Margaret Sanger: Letting the Poor Keep “Breeding” Just Perpetuates “Bad Genes”

Opinion   |   Micaiah Bilger   |   Jul 11, 2016   |   10:53AM   |   Washington, DC

Planned Parenthood foundress Margaret Sanger died before Roe v. Wade opened the doors to abortion on demand in the U.S., but her eugenic ideology laid the groundwork for what the abortion industry has become today.

Angela Franks, PhD, has studied Sanger’s life and writings extensively. She presented a workshop about Sanger’s life about her during the National Right to Life Convention last week in Herndon, Virginia. Franks explained how Sanger’s eugenic goals to “weed out” the “unfit” continue in America today through the abortion industry.

Sanger died in 1966, seven years before the U.S. Supreme Court ruled on abortion in Roe v. Wade. Franks said Sanger was not heavily involved in the 1960s-era push to legalize abortion, but her work certainly influenced the pro-abortion movement.

Throughout her life, Sanger advocated for birth control and sterilization in ways that devalued certain groups of human beings, Franks explained. Like many eugenicists of her time, she basically reduced people to their genetic makeup, lumping people into “good genes” and “bad genes” groups, Franks continued. It’s something the abortion industry still does today, though in a less obvious way, when it fights laws that protect unborn babies with disabilities from abortion.

Sanger and other eugenicists used terms like “breeding” to demean certain groups of human beings, lowering them to the status of animals, Franks said. She referred to something Sanger wrote in 1921 as evidence of this: “Possibly drastic and spartan methods may be forced upon society if it continues complacently to encourage the chance and chaotic breeding that has resulted from our stupidly cruel sentimentalism.”

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The term “sentimentalism” that Sanger used referred to charity for the poor, something Sanger believed just perpetuated the “bad genes,” Franks said. Essentially, Sanger’s idea is to let them die out, she continued. In one of Sanger’s books, the Planned Parenthood foundress described charity as cruel because it encourages poor, “unfit” people to have more children, Franks explained.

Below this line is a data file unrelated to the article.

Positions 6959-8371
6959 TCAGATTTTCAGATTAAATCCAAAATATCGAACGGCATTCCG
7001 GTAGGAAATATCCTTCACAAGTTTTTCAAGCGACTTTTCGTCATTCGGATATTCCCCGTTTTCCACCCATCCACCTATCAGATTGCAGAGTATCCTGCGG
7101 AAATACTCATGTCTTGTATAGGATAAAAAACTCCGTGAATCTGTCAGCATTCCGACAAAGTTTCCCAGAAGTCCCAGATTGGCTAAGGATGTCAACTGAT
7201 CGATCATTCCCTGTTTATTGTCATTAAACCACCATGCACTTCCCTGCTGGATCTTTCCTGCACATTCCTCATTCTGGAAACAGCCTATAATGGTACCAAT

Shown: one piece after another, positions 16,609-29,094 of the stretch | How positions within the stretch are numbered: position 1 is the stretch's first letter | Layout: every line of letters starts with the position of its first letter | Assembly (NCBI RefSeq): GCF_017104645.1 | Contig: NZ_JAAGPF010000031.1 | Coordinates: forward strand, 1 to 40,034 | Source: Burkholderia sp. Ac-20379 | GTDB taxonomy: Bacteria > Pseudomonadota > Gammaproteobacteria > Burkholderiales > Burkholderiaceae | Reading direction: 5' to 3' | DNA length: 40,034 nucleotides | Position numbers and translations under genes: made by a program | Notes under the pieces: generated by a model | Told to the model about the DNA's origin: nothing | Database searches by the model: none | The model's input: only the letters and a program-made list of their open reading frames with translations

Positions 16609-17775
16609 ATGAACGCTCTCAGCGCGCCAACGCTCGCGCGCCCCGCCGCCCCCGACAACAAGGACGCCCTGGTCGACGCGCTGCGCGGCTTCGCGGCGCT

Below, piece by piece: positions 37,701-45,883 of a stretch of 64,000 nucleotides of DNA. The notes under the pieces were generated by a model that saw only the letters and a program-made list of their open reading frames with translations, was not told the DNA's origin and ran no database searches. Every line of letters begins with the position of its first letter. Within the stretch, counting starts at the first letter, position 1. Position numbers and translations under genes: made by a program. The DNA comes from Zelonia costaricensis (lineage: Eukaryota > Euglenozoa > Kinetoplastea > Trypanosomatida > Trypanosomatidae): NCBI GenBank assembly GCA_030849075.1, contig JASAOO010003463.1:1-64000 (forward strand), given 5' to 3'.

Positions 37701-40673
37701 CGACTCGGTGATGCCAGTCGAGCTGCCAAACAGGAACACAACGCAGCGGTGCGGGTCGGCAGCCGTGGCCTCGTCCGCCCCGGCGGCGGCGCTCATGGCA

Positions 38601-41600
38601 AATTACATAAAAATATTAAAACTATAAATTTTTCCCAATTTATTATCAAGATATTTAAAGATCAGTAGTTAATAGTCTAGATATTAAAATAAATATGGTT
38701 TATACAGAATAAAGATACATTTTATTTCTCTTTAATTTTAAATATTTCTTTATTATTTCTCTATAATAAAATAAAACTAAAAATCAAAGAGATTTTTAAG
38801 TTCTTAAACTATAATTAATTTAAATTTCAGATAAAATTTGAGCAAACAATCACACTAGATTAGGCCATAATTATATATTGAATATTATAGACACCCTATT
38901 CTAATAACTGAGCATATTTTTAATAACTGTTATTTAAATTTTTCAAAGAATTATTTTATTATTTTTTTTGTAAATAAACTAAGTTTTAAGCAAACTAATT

Sanger was a negative eugenicist, meaning that she wanted fewer children from the “unfit” — the poor and the physically and cognitively disabled, Franks said. Positive eugenicists encouraged the “fit” – people graduating from ivy league colleges and those in high society – to have more children, but Sanger didn’t agree with this either, Franks added.

“Sanger had no desire to encourage anybody to have children,” Franks said.

Control, not choice, was Sanger’s key word when it came to matters of reproduction, she said. Franks said Sanger believed that some of the “unfit” should be forced to not reproduce.

Sanger wrote in “The Pivot of Civilization” that the government should “attempt to restrain, either by force or by persuasion, the moron and the imbecile from producing his large family of feeble-minded offspring.”

Sanger supported the U.S. government when it began coerced and forced sterilization programs – a black mark on our nation’s history, Franks said. Sanger even suggested that the government offer “bonus or yearly pension to all obviously unfit parents who allow themselves to be sterilized” – a form of coercion, Franks pointed out.

“You’re offering them a year’s salary to be sterilized? That’s coercion,” Franks said.

Sanger’s goal, like many eugenicists, was to “weed out the unfit,” she said. She pointed to one particularly dehumanizing piece of Sanger’s writing from 1925: “… Their lives are hopeless repetitions. All that they have said has been said before; all that they have done has been done better before. Such human weeds clog up the path, drain up the energies and the resources of this little earth. We must clear the way for a better world; we must cultivate our garden.”

The eugenics movement largely died out after Americans began learning of its influence on the Holocaust in Nazi Germany in the 1940s; but eugenic ideals, or lack thereof, live on today in Sanger’s Planned Parenthood, Franks said.

Today, Sanger’s “eugenic legacy shows itself in who Planned Parenthood ‘serves,’” Franks said.

She said poor and minority women are the abortion giant’s top clients, and pointed to data showing that African American women poll more pro-life than white women but are five times more likely to have abortions. More than 16 million black babies have been aborted since 1973, she said.

In total, Planned Parenthood aborts more than 320,000 unborn babies a year. Franks said Sanger succeeded where many other eugenicists of her time failed – in founding Planned Parenthood, the nation’s largest abortion business.